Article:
UK competition watchdog probes school software contract revisions
Former Capita-owned ESS' minimum 3-year deals put under spotlight by CMA
Britain's competition watchdog is probing the largest local provider of school management information systems to ascertain if it is abusing its market dominance to force customers to sign three-year agreements.
Education Software Solutions told schools in November that it was ending the option of a one-year contract for MIS and was instead creating a minimum three-year deal for the previous SIMS Annual Entitlement Plan.
Some schools responded negatively and saw the revision as an attempt to lock them into longer-term deals. The Department for Education advised all schools to "pause" before signing new agreements as it investigated the revision but reportedly changed policy in December, telling them to buy as normal.
ESS told us in November that lengthier agreements are "standard practise" and that SIMS had been "very much the anomaly" in the sector. The new agreement, for schools that chose to select them, kicked off April 1.
The market share for ESS MIS was between 70 to 80 percent when it was sold by Capita to Montagu Private Equity in December 2020 for £400m. This was down from between 80 to 90 percent in 2017.
The investigation by the CMA, launched today, will assess if schools were given sufficient time to review their options, "such as moving to an alternative supplier instead of renewing with ESS for the full three years."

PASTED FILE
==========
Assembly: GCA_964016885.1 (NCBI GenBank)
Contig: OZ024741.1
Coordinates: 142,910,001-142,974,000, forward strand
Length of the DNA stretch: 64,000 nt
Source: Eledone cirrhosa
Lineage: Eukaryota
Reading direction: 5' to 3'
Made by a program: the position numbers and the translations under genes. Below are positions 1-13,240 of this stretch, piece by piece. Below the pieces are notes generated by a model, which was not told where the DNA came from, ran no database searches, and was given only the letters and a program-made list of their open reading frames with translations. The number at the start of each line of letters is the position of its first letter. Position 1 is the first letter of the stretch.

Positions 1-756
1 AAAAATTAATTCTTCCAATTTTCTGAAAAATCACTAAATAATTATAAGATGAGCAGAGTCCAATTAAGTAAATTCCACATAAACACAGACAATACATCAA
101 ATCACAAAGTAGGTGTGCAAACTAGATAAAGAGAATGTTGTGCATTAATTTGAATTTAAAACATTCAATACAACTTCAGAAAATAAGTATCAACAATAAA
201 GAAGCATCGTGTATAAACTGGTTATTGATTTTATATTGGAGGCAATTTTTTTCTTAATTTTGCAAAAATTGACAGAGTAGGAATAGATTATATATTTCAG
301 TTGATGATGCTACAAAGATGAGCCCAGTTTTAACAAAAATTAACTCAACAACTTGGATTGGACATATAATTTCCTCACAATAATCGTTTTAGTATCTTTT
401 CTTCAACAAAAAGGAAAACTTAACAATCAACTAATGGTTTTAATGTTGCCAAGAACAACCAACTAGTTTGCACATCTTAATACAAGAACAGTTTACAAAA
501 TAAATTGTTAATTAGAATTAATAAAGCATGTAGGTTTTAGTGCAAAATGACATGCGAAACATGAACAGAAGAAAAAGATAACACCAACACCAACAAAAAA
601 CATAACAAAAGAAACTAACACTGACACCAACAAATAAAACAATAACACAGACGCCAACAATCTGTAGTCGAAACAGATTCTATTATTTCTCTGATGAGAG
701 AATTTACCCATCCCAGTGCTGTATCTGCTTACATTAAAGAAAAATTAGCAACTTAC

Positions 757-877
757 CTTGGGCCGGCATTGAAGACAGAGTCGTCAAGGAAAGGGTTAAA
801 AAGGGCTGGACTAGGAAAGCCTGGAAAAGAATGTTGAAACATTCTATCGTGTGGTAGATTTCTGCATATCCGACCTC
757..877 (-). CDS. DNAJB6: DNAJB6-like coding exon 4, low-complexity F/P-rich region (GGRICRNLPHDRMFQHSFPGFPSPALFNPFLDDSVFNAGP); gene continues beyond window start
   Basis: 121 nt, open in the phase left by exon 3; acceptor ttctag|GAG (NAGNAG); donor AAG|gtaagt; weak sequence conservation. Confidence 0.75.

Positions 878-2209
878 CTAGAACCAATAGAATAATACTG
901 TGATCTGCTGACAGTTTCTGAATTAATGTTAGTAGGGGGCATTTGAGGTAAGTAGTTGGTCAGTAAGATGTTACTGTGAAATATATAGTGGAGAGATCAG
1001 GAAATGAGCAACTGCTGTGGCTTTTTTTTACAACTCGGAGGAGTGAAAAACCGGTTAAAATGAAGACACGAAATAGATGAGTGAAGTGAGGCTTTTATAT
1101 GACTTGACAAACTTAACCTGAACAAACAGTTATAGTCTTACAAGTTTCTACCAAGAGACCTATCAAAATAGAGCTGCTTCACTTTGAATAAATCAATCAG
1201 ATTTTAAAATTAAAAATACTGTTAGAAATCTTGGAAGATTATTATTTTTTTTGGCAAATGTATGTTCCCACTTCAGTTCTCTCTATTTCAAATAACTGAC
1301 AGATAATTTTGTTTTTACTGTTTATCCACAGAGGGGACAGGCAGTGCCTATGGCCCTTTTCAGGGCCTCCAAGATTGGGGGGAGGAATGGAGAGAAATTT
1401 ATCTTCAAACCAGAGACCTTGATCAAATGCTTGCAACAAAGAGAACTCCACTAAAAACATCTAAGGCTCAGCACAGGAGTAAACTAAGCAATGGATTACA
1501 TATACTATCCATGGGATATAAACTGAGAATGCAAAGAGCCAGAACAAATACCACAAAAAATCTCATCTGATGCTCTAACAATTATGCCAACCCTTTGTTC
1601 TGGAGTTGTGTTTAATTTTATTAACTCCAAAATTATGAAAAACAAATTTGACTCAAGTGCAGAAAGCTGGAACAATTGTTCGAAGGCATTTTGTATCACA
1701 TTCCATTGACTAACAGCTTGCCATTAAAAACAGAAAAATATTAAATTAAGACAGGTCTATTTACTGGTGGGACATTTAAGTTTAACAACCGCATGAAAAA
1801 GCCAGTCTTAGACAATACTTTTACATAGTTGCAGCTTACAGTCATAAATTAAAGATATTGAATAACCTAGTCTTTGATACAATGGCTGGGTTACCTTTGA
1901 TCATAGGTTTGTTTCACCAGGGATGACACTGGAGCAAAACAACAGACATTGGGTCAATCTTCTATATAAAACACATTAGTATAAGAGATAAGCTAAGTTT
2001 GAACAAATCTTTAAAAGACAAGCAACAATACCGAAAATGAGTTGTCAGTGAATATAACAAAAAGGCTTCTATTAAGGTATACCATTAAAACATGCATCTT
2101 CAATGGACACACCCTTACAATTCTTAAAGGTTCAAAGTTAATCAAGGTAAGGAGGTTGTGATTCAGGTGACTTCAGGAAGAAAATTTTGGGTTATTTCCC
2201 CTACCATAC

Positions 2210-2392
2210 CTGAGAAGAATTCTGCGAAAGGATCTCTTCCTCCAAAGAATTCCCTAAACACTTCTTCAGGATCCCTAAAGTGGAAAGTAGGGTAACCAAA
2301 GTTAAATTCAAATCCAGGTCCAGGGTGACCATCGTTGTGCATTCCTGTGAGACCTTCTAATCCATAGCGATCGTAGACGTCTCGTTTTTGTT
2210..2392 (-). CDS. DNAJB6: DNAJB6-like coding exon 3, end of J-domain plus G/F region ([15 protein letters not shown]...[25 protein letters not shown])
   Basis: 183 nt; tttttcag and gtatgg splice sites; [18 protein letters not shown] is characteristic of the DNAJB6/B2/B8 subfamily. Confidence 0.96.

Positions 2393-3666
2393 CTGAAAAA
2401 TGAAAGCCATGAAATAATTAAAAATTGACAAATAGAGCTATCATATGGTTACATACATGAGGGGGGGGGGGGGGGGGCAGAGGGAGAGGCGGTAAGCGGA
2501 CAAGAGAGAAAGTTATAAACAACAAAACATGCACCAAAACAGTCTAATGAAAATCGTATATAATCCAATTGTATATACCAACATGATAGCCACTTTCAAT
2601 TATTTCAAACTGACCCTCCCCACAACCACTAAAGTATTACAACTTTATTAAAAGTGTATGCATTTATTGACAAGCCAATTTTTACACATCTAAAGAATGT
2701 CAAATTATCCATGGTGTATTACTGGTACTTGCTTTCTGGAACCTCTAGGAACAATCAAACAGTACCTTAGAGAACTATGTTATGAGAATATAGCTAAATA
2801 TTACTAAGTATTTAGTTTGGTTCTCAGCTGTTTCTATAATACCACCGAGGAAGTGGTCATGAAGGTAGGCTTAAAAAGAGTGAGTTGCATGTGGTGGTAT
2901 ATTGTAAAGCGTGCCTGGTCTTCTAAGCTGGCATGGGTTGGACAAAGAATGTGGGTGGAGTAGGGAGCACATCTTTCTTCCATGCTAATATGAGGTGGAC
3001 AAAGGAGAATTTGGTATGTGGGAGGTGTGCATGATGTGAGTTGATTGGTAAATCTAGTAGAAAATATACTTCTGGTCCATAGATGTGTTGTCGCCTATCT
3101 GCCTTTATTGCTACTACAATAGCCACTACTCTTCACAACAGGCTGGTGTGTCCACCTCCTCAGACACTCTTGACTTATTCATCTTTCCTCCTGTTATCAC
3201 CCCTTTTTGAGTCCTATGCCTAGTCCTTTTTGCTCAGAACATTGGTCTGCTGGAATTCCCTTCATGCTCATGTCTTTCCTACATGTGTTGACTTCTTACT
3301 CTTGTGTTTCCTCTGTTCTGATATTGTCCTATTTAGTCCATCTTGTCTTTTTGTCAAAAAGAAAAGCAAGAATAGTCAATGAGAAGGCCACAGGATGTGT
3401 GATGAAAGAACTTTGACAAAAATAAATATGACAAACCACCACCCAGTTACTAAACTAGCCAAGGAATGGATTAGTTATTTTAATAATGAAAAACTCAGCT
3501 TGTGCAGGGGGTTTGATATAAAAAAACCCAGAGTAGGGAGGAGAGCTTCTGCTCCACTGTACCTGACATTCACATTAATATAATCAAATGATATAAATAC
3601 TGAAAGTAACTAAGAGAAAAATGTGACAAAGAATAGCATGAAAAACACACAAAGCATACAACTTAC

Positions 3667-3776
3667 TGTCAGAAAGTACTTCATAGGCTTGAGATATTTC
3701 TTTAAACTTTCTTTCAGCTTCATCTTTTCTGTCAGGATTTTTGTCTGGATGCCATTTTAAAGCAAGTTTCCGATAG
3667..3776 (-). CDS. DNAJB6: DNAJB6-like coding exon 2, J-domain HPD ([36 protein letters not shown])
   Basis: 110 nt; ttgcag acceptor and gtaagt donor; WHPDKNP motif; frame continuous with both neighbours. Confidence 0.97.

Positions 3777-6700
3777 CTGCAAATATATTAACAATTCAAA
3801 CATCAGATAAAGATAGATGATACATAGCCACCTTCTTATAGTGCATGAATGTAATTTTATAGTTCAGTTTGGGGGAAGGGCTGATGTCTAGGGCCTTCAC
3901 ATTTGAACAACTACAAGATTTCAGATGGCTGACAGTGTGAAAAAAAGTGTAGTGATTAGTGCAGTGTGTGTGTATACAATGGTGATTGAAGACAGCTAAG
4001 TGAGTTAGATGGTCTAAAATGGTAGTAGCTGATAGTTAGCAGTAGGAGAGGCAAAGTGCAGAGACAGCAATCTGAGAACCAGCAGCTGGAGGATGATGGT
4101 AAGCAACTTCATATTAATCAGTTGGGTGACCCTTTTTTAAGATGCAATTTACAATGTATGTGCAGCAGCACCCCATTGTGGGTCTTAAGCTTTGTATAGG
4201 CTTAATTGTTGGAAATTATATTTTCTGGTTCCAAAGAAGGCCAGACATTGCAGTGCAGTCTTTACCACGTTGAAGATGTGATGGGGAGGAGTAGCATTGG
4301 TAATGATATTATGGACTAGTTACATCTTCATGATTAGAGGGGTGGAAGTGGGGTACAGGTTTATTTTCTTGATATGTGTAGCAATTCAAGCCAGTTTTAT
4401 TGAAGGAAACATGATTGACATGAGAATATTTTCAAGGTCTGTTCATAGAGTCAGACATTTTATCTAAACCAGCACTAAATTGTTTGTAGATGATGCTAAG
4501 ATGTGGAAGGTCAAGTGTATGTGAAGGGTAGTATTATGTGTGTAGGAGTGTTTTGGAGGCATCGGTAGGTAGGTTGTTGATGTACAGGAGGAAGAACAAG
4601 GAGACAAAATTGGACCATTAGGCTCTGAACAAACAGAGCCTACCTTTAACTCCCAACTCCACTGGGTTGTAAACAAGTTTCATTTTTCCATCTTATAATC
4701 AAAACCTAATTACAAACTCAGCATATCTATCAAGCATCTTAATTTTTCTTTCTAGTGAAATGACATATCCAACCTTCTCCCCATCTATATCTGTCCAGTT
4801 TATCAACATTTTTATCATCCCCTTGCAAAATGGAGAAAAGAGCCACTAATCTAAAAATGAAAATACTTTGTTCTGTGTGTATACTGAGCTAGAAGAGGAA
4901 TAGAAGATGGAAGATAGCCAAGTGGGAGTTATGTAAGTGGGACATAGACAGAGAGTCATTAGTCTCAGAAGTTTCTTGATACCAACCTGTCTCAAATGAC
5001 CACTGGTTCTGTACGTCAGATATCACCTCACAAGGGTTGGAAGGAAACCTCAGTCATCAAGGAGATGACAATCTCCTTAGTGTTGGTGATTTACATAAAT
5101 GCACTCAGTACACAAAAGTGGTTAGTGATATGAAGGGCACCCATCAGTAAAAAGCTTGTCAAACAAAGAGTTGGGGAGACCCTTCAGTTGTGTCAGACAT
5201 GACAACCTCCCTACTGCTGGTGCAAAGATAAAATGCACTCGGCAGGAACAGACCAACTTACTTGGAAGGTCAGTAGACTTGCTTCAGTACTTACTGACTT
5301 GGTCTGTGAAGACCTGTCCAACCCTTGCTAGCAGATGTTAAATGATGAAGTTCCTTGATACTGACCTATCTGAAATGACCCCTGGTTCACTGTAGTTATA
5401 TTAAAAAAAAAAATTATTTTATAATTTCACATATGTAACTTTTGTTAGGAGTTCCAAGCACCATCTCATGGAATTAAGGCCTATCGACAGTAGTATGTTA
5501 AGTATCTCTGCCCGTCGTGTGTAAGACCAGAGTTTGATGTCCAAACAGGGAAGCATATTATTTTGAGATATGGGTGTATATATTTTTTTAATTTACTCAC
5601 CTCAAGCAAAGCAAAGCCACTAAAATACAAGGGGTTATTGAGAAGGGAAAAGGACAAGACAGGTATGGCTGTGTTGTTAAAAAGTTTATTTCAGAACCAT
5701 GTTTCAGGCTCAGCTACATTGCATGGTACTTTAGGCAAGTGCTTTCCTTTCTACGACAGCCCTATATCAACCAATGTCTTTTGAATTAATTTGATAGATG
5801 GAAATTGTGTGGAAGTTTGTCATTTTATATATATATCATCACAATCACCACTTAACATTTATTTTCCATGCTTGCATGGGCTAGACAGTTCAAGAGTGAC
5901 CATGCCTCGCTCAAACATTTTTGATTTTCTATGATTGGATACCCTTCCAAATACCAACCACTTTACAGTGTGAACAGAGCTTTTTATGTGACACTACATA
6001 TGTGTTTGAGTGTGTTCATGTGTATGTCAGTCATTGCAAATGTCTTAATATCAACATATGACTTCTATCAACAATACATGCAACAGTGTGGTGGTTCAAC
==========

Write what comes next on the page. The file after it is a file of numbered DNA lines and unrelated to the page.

Most state schools in Britain are required to have MIS, used to manage student information including attendance and safeguarding. The selection process for choosing an MIS is "often lengthy and can involve complex procurement steps," said the CMA.
The CMA will consider the relevant issues, along with concerns raised by schools, and may impose interim measures on the ESS contracts as the investigation is conducted. Pricing of some ESS product packages will also feature, specifically whether the MIS was sold alongside financial management wares and if this deterred schools from moving to a new supplier.
"We have heard concerns regarding ESS's contract changes," said Ann Pope, senior director of antitrust at the CMA. "Thousands of schools rely on management information systems and their choice of supplier should not be restricted. The duration of the ESS contract has been significantly extended and schools should be able to pick the best provider for their needs."
ESS has introduced a six-month break clause in the contract but "some schools tell us this is still not enough time. A formal investigation will allow us time to consider this matter properly," Pope added.
A spokesperson at ESS sent us a statement:
"ESS believes it has acted properly at all times and has constructively addressed the CMA's concerns.
"We are confident that when the CMA completes its information gathering it will reach the same conclusions." It added, "ESS looks forward to engaging with the CMA as it conducts its investigation over the coming weeks." ®